IDE Corp
Professional Development for Innovative Schools

Posts tagged school

Technology Mindset Shift: From Means to End

If you’ve read my book, It’s Not What You Teach But How, you’ll know I promote focusing on the ends over the means of standards. It’s easy to focus on the means, or the effort, without focusing on the end, or the results. Let’s not make this mistake with educational technology.

My systems analyst days

People in the business world use technology to accomplish their goals. Few, if any, tout how many computers they have; rather, they use them seamlessly and purposefully toward a greater goal. In 1981, I made a side-trip from teaching to work as a systems analyst. Day one I was handed my terminal (precursor to today’s Chromebook; a gateway to a bigger computer.) I don’t think any of us bragged over our 1:1 environment; we didn’t focus on it at all. Instead, we focused on the software we were designing with it; the interoffice communication it allowed, and analyzing data.

Yet in the educational world, we tend to lead with “we’re 1:1,”  “we’re BYOD,” “we’re a GAFE district,” “we have a Mac graphic design lab,” and so forth. In reality, all of this means little unless you’re using it to develop students who can think at high levels, communicate well, collaborate, problem solve, and exhibit the skills and attitudes needed for their future. Don’t get me wrong, schools should have a lot of technology available for students and educators — a lot! The possibilities for the advancement of achievement are unparalleled. Just don’t stop at the inventory.

The greatest gift given to me by my stint in the design and coding world was that I returned to teaching with a mindset of ends-based computing: what are we doing with it? Over the years, I’ve categorized computer use in a variety of ways, including my Tech Hierarchy and Ten Characteristics of a ‘NetCentric Society. One, the Categories of Tech Infusion, offers seven ways in which students interact with computer technology in the learning process. (Note: this is not about the creation and design process; that’s another topic!) Let’s look at these categories through the lens of results.

As schools work to build skills in executive function, the information management aspect of technology can be extremely powerful. Teach students naming conventions for files so they can easily find them later, how to manage their documents, how to bookmark web pages, how to use an online calendar, and more. … What? You struggle with these skills too? See how important they are?

If you want students to master the ELA skills of the standards, they need to be immersed in an environment of reading, writing, listening, and speaking. A silent blog (students all discuss an issue at the same time, online, in silence) allows everyone to engage in the conversation (as opposed to just those whose hands are up.) Students need to read and respond to others: it’s real time, it’s engaging, it builds communication skills, and it gets them ready for Twitter chats! 😉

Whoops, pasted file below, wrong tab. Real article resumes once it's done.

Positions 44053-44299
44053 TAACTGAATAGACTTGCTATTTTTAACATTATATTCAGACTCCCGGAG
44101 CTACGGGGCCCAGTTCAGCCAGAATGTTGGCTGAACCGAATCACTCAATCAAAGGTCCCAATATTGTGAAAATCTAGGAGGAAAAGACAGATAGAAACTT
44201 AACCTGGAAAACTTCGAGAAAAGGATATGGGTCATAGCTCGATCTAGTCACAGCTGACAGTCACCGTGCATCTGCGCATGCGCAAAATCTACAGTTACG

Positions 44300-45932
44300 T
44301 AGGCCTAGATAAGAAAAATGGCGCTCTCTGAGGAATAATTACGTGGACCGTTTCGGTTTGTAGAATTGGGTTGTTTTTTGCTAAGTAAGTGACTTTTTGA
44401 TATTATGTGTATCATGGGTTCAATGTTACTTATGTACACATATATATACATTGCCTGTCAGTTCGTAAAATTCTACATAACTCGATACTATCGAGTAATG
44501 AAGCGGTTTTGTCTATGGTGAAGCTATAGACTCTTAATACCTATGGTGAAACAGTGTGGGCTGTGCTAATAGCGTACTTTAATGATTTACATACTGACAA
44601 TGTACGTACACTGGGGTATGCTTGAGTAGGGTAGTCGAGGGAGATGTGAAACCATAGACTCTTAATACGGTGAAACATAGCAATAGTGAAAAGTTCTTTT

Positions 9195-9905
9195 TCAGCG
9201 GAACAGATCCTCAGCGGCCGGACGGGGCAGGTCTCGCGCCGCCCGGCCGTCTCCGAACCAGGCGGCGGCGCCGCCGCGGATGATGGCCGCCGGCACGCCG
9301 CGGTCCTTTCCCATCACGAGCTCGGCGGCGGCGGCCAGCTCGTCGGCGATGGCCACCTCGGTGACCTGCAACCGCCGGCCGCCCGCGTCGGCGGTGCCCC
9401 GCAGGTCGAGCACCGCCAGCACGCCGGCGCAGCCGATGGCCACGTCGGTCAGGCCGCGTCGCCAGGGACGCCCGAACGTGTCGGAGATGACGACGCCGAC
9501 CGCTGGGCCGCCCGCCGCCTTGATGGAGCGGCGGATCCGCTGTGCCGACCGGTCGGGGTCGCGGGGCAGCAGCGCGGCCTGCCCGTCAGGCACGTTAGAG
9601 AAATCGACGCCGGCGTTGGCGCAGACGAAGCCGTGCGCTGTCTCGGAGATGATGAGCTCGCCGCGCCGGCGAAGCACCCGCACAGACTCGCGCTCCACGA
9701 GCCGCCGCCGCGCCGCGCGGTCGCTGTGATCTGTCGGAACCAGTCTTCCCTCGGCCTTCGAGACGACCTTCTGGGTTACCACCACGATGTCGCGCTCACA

Sometimes, two heads are better than one, but only when they truly collaborate rather than trying to convince one another to switch sides. Collaboration skills are complex but so worthy of being taught. Cloud-based Apps that allow students and teachers to offers suggestions and comments, and to co-create, build a “felt need” for collaborative skills. With technology, students can not only collaborate with students in the classroom, but with those in other classrooms, schools, cities, countries, solar systems. . . (Ok, maybe not solar systems … yet!)

There are many experiences that are not available to students in schools, such as traveling in space or to the bottom of the ocean, engaging in a revolution, managing a city, building an amusement park, blood typing on a crime scene, and more. But these are all available through simulations. Simulations are powerful for building understanding of content, cause-and-effect relationships, and unintended consequences. I’m thinking many of us should use auto simulators before heading out on the road!

Students spend a lot of time thinking about what they want to wear, what backpack they want to carry, what language they want to use, and more. Why? Because they are appealing to an audience: in these cases, an audience of their peers. Nothing says “pay attention to detail” better than an audience. When students produce for an audience beyond the teacher, they tend to focus more on the quality of their work; and, they experience the power of one’s voice being heard. There are many websites where students can publish their writing and ideas anonymously (anonymity is a must!)

Building an understanding of concepts and skills requires grappling: struggling and wrestling with content. Teachers’ wonderful explanations just don’t do it. If you’re going to learn to swim, you have to get in the water! Provide students with ample time to explore content, solutions, and ideas. I recently saw a fifth grade teacher trigger students’ awareness by asking how the students’ plants (science experiment) were going to survive over winter break without anyone to water them. I asked a student if he ever heard of the term aqua globe? He immediately looked it up on computer and was excited to find the term, which led him to read more about the concept. He returned from lunch with a plastic soda bottle, armed with the grit to make one himself. He watched YouTube videos; he thought through different ideas, researching more and more. He presented his teacher and classmates with his idea for feedback. This powerful learning experience was made possible by the availability of technology to explore concepts and skills.